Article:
and Jameson, on the right bank. They are engaged princi- 
pally in raising cattle, horses and hogs, their aggregate stock 
amounting to about 1,100 head. Sullivan and Edwards have 
between four and five hundred head each. Mr. Edwards 
farms upwards of 200 acres of rich bottom land. His wheat 
yields on an average twenty -five bushels per acre. There is 
room for a few more settlers in this valley. Mr. Sullivan says 
there are good cattle ranges in the mountain valleys as yet 
almost untouched. The stock-supporting capacity of this # 
' region must, however, be based upon the extent of the winter 
feed. This is greater than I had supposed, and sufficient by 
the cultivation of tame grasses in the meadows to carry a 
large number of cattle through the severest winters. On the 
30th of September, furnished with a good horse by Mr. Tait 
of the Hudson Bay Company, I rode rapidly over a pretty 
good trail to Jameson's ranch, 17 miles from Kamloops on 
the right bank. Mr. Jameson kindly ferried me over the 
river here which is three hundred yards in width, my horse 
swimming behind the boat. I was hospitably entertained 
for the night at Sullivan's, returning to the forks the follow- 
ing morning, crossing the South Thompson upon an Indian 
flat boat. Since writing the forgeoing I have been informed 
that gold has been found in McAuley's, Jameson's and 
Lewis' creeks, and a four-foot vein of lignite coal upon the 
North Thompson Indian Reservation, 70 miles from Kam- 

From Kamloops to Tranquille. 

On the 3rd of October I crossed the Thompson River 
opposite the Hudson Bay Co.'s store, and rode eight miles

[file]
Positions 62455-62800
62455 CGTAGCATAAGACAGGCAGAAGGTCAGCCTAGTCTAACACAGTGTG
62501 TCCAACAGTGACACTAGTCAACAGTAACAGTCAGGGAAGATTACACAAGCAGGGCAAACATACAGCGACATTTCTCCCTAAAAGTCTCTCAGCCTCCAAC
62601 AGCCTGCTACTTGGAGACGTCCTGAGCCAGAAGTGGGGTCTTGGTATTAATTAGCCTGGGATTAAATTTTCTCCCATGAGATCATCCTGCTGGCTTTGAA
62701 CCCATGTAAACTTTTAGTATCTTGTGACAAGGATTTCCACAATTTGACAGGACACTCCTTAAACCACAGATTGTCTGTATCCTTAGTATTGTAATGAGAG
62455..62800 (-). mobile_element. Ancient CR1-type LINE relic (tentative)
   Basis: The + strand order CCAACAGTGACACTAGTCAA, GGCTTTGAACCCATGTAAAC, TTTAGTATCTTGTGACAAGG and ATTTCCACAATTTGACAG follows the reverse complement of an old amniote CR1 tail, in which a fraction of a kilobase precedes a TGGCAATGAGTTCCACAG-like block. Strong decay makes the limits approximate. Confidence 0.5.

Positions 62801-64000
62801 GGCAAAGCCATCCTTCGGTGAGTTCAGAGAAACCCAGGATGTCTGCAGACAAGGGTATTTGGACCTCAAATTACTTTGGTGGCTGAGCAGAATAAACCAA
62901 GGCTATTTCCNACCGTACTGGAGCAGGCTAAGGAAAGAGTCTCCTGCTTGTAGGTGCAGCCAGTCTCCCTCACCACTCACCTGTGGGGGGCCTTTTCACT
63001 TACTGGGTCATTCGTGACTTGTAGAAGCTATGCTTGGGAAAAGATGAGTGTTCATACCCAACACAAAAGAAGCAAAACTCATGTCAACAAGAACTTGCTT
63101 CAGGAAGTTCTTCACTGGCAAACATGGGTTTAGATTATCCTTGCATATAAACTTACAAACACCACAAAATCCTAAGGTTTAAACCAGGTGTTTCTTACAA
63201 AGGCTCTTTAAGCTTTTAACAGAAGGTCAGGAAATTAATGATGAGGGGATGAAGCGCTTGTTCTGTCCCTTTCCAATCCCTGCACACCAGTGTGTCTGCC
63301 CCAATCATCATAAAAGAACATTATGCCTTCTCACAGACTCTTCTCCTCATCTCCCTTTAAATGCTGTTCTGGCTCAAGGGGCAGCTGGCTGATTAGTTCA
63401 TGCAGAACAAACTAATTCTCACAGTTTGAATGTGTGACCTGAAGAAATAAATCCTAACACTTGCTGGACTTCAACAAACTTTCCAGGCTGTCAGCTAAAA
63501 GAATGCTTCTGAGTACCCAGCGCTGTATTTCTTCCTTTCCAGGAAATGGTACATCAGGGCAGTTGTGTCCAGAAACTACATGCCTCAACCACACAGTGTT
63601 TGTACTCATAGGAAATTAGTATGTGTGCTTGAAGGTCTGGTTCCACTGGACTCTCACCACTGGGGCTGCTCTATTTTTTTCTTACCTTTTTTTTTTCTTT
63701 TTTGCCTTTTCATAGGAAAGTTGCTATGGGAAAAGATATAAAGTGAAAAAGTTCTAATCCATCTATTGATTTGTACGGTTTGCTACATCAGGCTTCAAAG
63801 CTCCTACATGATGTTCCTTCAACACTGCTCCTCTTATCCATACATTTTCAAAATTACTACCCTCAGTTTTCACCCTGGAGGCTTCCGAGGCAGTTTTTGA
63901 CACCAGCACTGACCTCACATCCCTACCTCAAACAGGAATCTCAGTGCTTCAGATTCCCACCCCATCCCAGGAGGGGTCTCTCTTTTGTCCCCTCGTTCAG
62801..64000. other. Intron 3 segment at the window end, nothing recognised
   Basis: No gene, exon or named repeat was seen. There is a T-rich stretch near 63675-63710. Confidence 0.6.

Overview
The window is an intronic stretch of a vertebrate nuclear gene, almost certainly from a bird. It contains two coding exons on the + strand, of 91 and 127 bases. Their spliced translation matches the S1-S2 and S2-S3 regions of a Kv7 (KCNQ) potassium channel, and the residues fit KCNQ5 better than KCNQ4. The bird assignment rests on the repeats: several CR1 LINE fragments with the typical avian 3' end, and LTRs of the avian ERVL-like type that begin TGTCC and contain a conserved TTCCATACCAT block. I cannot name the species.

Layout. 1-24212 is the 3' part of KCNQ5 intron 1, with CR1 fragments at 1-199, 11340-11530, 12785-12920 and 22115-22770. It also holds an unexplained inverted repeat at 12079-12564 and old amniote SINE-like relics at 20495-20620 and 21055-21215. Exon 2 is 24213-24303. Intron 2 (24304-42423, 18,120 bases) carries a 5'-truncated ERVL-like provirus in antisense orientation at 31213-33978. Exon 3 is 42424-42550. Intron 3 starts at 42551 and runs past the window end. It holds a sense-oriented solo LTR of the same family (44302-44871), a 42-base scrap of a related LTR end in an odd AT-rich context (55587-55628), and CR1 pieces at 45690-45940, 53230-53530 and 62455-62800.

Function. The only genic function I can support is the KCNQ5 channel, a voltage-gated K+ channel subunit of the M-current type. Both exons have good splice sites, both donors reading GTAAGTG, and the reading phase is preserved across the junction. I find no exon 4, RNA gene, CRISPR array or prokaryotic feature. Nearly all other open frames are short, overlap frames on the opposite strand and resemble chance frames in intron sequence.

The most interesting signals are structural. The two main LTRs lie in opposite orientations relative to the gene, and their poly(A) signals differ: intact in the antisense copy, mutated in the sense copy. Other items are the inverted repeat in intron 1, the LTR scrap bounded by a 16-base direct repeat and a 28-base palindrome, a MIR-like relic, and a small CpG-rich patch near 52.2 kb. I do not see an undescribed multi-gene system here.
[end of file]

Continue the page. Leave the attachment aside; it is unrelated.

westward along the north shore of Kamloops to Tranquille. 
Low lands and green meadows from one to one-and-a-half 
miles in width, producing thousands of tons of hay extend 


the whole distance on the left. These were alive with ducks 
and wild geese. A low range of mountains sparsely wooded 
with pine upon the summits, with gradually sloping foothills 
stretch away on the right. There is a band of over 200 
native horses living in these mountains belonging to the 
Hudson Bay Co., said to be wilder than deer. They fly like 
the wind upon the approach of horsemen, but are sometimes 
captured by parties of Indians mounted upon their fleetest 
horses, and also in the winter upon snow-shoes, when the 
snows are deep. Tranquille is the home of Wm. Fortune and 
his excellent wife, the former crossing the Rocky Mountains in 
1862 and settling here fourteen years ago. Together they have 
acquired a magnificent property, consisting of a splendid ranch 
of 400 acres (stocked with 250 head of cattle, 100 horses, 100 
hogs and a choice band of sheep) a gristmill grinding eighty